Reproduction PaperworkPosted by Chris Pittman Fri, October 03, 2014 10:53AM
I picked up a few used Leitz binders recently.
The new spine labels obviously are not period-looking. I have previously
made some different period-type labels using graphics from wartime
office supply companies but for the sake of variety I wanted to do
something different with these and I decided to try to make a real Leitz
label. Leitz started making these binders around 1900 and the look has
not changed all that much. The label has certainly changed, the
old-style logo had almost Chinese-looking characters. I finally found a
picture of the original logo that was good enough to copy so I worked up
a new spine label with the old-style logo.
I still do not have an original wartime or pre-war label that I could
copy exactly so I had to use some creativity here but I am very pleased
with the result. Here is a PDF:
Leitz Binder Labels
Cut carefully just inside the borders. These are sized for 3" binders. New Leitz binders are available from Empire Imports.
Reproduction PaperworkPosted by Chris Pittman Tue, November 27, 2012 09:35PM
A few quick reproductions of small typewritten wartime Wehrmacht documents that I worked up while practicing using one of my typewriters. I copied the format of original documents. For larger scans and translations of these, check out the Wehrmacht Schreibstube Yahoo group at http://groups.yahoo.com/group/WH-Schreibstube/.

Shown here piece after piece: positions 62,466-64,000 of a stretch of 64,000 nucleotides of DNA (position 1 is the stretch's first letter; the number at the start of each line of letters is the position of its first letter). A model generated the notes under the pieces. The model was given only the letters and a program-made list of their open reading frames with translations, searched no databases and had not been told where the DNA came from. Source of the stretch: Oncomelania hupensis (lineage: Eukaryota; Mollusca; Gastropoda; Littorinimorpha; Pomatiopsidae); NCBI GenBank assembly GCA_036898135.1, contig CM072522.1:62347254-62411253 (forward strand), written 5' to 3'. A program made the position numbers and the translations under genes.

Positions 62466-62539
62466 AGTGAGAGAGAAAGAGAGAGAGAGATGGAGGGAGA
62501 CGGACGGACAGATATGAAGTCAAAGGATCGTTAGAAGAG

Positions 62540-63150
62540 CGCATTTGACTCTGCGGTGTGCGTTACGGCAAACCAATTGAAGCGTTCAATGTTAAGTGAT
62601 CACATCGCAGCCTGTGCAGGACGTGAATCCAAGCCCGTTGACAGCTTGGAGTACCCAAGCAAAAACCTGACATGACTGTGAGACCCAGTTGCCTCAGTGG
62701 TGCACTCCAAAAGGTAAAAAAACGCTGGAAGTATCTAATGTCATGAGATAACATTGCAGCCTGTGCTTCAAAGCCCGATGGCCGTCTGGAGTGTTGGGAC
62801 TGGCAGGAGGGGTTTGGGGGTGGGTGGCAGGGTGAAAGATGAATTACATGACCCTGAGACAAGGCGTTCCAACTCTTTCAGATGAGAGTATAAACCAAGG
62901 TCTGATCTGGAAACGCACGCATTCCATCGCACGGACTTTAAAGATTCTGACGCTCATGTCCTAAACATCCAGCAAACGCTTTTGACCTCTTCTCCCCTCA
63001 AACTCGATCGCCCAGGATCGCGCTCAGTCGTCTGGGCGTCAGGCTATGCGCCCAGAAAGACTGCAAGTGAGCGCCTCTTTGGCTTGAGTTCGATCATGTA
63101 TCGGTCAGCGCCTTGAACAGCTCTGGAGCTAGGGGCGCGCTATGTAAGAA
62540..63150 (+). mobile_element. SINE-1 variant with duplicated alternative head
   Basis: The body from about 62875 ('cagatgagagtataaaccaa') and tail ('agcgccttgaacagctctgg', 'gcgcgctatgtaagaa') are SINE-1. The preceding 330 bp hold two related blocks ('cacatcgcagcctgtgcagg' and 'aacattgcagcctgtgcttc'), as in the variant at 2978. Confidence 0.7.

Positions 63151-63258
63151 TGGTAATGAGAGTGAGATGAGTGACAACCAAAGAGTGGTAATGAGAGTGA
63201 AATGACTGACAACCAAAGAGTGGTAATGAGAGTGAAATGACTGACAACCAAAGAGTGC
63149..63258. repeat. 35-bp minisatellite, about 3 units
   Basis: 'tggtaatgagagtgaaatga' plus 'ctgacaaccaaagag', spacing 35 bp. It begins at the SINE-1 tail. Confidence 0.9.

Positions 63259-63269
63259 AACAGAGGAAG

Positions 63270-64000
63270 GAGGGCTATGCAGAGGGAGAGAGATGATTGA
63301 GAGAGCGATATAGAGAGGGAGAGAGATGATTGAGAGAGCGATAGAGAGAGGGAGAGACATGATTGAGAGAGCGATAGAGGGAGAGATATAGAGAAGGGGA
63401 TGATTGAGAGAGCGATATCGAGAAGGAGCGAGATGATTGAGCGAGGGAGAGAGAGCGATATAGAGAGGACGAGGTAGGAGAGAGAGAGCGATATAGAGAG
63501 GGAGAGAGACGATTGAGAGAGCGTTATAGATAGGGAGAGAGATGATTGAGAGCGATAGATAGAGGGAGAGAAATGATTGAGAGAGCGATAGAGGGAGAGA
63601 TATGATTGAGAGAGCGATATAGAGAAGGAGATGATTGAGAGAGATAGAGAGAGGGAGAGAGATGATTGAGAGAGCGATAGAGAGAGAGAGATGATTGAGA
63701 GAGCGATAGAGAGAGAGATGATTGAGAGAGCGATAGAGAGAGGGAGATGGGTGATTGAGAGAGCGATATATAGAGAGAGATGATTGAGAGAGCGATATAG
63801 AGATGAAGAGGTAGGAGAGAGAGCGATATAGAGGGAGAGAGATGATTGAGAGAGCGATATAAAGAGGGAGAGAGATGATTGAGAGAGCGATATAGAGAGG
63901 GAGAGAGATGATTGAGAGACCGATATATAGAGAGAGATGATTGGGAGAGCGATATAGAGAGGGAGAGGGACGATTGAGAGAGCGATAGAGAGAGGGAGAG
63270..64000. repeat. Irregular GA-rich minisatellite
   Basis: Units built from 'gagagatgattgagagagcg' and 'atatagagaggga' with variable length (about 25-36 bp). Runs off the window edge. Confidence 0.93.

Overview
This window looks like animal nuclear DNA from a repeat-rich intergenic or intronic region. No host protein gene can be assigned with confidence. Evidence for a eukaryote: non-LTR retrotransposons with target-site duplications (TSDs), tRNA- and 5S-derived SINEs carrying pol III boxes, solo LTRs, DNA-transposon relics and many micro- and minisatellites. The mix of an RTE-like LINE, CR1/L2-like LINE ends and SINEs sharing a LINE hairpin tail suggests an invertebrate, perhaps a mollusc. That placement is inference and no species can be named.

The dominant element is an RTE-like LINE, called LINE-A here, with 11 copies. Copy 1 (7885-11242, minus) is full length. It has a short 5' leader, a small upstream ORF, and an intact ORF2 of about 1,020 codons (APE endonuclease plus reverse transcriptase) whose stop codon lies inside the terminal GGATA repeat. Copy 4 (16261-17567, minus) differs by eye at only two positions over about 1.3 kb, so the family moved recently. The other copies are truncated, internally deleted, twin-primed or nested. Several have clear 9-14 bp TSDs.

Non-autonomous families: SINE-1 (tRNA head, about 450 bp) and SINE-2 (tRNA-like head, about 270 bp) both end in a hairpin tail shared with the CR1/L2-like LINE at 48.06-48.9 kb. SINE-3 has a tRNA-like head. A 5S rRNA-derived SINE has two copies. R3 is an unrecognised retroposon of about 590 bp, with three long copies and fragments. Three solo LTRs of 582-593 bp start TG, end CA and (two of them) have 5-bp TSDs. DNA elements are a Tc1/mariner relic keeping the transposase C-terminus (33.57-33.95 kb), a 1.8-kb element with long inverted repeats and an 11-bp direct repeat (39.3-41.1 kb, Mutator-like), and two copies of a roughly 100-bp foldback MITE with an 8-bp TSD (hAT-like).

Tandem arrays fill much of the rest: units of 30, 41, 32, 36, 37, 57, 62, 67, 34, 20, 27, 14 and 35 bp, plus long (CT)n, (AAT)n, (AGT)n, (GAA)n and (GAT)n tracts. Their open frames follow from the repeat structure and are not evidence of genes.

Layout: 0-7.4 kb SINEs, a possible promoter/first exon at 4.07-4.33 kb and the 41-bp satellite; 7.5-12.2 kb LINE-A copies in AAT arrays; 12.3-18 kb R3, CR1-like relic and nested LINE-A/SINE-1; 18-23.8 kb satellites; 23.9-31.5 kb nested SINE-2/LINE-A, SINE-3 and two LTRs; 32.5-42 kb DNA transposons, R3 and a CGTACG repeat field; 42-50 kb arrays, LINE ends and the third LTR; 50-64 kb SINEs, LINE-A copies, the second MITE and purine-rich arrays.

Reproduction PaperworkPosted by Chris Pittman Tue, March 20, 2012 10:41PM
One of the duties of the 1. Schreiber
working under the Hauptfeldwebel was keeping track of the unit roster, or
Truppenstammrolle. This roster was a book with one double-sided page for each
member of the Kompanie. This page recorded all kinds of pertinent details
about each soldier. Often I find pages from these records in groupings of
ID paperwork, usually tucked into the Soldbuch. In these cases these
documents, which have many variations, are usually marked "Auszug aus der
Truppenstammrolle" (Excerpt from the Truppenstammrolle). For some reason
copies of the information kept in the Truppenstammrolle must have been handed
to individual soldiers at times. This
is quite a handy thing to have from a reenactment paperwork perspective.
Here are some pictures of a reproduction of this form I have made, in comparison with an original.
has not been re-typeset, the lettering has been exactly copied from
the original. It is sized to be printed on A4 size paper. I have created a PDF of this form and uploaded it to the Files section of the "Wehrmacht Schreibstube" Yahoo group at http://groups.yahoo.com/group/WH-Schreibstube/, you need to join the group to get access to this and many other files.
Reproduction PaperworkPosted by Chris Pittman Sat, October 01, 2011 09:15AM
Link to PDF